When the research matters

Came across article by James Pasternak, a journalist before he became a Toronto city councillor, “Wal-Mart wave: he told you so”, Financial Post, August 28, 2001, p. C2, concerning the research of economics professor Kenneth Stone. In 1988, Stone researched the impact on the retail competition of the opening of a Wal-Mart. His paper, “The Effect of Wal-Mart Stores on Businesses in Host Towns and Surrounding Towns in Iowa“, completed in 1988, but never published in an academic journal, it appears. nonetheless resonated with many, resulting in a 10 year focus that was not primarily as a taxpayer-paid professor. His conclusion was that approximately 75% of Wal-Mart’s sales were sales that were taken away from an existing retailer in the area.

The paper

…launched Mr. Stone on a 10-year odyssey that included 600 speeches in five countries. …By the early 1990s, As Wal-Mart carved up the retail frontier in middle America, Mr. Stone was getting 10 to 15 calls a day from media outlets, corporations and business associations, for comments and advice. By the mid-1990s, the daily volume of calls increased to between 25 and 30, and Mr. Stone was delivering about 100 seminars a year at a top fee of US$7,000, plus expenses. …Since 1998, Mr. Stone’s phone has become quieter. Last year, he delivered only 20 to 25 seminars at about US$1,000 each. …“Frankly [although] I wasn’t consciously doing it, I suspect I was short changing my job a little bit And now I have assignments that are much more demanding here at the university. So it probably [is] just as well [things] have slowed down,” says Mr. Stone.

The academic who cashes in, and turns his full-time academic job into an excellent source of full-time income for part-time work. Where that full-time academic job normally requires at least 40% dedication to taxpayer-funded research. And where universities, for reasons unknown, do not insist that they have a right to share in the lucrative “sideline” consulting income that is referenced to a university position and, in many cases, the use of university resources. How many universities insist that they have a right to share in textbook copyrights, and related profits?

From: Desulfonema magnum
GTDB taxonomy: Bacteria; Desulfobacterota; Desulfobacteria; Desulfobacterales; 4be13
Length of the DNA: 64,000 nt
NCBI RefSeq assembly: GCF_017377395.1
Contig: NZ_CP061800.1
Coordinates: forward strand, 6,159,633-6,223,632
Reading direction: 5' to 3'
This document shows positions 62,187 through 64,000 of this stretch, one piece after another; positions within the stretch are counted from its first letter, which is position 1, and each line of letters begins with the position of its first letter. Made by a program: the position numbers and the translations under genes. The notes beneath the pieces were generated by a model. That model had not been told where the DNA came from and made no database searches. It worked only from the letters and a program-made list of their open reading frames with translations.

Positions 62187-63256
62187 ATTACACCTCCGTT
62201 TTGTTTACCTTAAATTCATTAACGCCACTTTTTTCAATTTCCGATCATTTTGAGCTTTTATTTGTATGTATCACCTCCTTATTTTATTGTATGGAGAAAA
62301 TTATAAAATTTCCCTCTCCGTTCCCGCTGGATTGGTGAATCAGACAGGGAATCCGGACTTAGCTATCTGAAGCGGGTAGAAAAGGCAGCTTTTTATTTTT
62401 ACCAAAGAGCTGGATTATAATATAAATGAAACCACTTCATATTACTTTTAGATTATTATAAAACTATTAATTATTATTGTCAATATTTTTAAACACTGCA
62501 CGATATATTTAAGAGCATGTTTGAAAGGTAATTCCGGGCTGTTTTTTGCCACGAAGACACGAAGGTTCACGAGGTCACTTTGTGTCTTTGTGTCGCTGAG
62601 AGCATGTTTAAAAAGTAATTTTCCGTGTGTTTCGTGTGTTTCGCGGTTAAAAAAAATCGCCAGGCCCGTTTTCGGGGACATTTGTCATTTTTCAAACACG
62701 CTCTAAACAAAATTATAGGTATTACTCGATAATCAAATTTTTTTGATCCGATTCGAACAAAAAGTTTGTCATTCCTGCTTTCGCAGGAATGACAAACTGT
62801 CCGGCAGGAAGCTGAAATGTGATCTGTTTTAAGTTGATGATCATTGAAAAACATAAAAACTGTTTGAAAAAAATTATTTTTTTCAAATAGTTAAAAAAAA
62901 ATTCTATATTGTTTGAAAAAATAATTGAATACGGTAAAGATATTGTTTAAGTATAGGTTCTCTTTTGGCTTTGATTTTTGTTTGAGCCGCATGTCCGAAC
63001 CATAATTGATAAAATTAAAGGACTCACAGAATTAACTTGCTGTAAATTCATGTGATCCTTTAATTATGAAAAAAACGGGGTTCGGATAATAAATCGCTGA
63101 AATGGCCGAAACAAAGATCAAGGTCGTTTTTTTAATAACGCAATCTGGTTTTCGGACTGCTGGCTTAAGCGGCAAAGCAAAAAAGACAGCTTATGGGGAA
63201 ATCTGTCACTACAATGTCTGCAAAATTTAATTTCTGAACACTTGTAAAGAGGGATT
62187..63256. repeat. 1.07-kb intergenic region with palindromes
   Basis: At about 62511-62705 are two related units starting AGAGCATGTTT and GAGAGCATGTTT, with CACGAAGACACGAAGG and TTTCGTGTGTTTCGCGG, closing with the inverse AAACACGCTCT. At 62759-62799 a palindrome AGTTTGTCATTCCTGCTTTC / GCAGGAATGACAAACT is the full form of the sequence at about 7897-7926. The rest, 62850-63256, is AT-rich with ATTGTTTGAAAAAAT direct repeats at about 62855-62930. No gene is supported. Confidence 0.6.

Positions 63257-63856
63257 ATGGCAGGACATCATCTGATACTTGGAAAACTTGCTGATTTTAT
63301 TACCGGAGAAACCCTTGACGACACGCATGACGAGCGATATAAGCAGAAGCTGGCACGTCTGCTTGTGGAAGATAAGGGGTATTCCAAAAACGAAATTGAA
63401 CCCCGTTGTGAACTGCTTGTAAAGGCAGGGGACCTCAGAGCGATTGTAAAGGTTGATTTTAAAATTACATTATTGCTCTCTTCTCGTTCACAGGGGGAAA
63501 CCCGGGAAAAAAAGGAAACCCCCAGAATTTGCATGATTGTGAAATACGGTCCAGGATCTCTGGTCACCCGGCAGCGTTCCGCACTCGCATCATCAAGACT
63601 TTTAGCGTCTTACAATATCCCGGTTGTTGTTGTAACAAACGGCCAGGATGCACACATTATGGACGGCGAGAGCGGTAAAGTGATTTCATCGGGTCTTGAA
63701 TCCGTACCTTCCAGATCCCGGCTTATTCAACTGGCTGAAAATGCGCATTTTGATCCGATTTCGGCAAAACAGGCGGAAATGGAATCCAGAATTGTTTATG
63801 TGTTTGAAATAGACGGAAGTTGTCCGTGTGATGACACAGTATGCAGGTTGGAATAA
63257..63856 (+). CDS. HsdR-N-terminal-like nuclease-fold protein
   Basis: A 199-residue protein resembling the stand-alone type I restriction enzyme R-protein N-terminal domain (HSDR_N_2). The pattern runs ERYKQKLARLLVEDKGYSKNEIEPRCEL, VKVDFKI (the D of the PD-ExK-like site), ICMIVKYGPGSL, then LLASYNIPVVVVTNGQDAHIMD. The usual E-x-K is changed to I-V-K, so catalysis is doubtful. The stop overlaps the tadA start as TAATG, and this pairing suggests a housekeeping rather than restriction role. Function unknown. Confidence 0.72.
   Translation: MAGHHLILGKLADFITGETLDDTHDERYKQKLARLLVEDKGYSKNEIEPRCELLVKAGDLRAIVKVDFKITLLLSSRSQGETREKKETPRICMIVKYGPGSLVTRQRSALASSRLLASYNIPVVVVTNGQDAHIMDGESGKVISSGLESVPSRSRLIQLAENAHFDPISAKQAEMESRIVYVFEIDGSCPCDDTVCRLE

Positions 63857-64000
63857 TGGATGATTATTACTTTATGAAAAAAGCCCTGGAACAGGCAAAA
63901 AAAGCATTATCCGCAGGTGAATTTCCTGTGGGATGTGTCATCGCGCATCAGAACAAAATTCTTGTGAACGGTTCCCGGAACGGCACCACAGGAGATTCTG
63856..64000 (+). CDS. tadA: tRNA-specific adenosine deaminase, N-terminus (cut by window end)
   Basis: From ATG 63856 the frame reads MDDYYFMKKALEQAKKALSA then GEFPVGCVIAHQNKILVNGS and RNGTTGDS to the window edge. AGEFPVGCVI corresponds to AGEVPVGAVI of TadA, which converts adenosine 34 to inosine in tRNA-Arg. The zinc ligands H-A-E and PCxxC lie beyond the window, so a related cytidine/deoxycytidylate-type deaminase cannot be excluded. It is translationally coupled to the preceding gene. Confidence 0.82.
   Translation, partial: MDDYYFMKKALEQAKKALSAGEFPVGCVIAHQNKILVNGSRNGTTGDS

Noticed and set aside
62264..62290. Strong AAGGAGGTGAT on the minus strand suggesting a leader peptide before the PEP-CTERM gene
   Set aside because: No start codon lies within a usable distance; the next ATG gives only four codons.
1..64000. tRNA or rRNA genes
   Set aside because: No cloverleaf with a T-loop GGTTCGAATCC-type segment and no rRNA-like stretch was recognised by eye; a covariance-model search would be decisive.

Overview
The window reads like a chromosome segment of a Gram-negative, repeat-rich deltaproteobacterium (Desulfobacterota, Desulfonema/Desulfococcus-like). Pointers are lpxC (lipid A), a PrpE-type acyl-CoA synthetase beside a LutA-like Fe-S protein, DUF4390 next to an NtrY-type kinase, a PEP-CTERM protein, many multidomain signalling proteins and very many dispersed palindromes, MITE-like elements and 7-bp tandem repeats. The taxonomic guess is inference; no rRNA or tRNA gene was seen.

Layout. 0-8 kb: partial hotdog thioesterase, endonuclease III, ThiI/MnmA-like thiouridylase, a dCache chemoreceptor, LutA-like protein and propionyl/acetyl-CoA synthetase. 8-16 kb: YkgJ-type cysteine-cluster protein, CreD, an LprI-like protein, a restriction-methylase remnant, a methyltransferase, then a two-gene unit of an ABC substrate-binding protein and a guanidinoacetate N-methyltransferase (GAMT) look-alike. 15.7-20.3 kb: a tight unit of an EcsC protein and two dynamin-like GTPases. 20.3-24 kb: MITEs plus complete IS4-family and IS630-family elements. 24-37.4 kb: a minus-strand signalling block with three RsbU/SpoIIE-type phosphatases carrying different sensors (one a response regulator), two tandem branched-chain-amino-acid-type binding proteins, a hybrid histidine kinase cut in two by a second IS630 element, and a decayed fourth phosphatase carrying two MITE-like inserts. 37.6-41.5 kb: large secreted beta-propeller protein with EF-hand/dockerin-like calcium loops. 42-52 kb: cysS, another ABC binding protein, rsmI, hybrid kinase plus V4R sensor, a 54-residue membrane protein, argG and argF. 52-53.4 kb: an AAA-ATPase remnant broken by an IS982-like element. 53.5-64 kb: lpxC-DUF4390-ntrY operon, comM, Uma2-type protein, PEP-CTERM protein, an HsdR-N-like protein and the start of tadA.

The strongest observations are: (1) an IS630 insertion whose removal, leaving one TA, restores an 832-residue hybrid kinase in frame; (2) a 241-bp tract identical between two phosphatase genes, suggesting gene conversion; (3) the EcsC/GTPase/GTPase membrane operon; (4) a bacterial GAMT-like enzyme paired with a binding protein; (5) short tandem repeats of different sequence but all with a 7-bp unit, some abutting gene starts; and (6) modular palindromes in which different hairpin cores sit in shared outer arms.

Well, he is now professor emeritus, retired as of 2007, honoured for research relating to a paper that was never published. He has a new co-author, Dr. Georgeanne Artz, with whom there are a few refereed co-authored academic publications, and they are finding that “Walmart has been an overall retail boon for small Iowa towns with Walmart stores and the drain on surrounding towns has stabilized”.


Well, he may have been described in the newspaper article as “Mr.”, but he also has a doctorate, University of Illinois, 1976.

Though his university association was more that of a “Mr.”, where the university becomes the base of highly lucrative activities elsewhere.


About brucelarochelle

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2 Responses to When the research matters

  1. On March 19, 2017, Neil Remington Abramson commented as follows:

    Makes you think, doesn’t it? You could retire, if we made $700,000 together doing seminars based on an article we didn’t jointly publish together.

    We’ve got a leg up on achieving this. We’ve already not written the article! Now we just need to publicize it and design the seminar.

  2. On March 21, 2017, Neil Remington Abramson commented further, as follows:

    It would be so easy if you had a lucky hot button issue (like “get-rich-quick” is popular) and were willing to confirm people’s worst fears (and/or offer miraculous skills always postponed in detail to the next and more expensive level of training – like flipping real estate). Fear mongering! Invincibility building.

    Personally I’m not really interested, though it’d be very entrepreneurial. I made my living for years selling training in things like “dealing with the public” – useful stuff for managers and front line employees.

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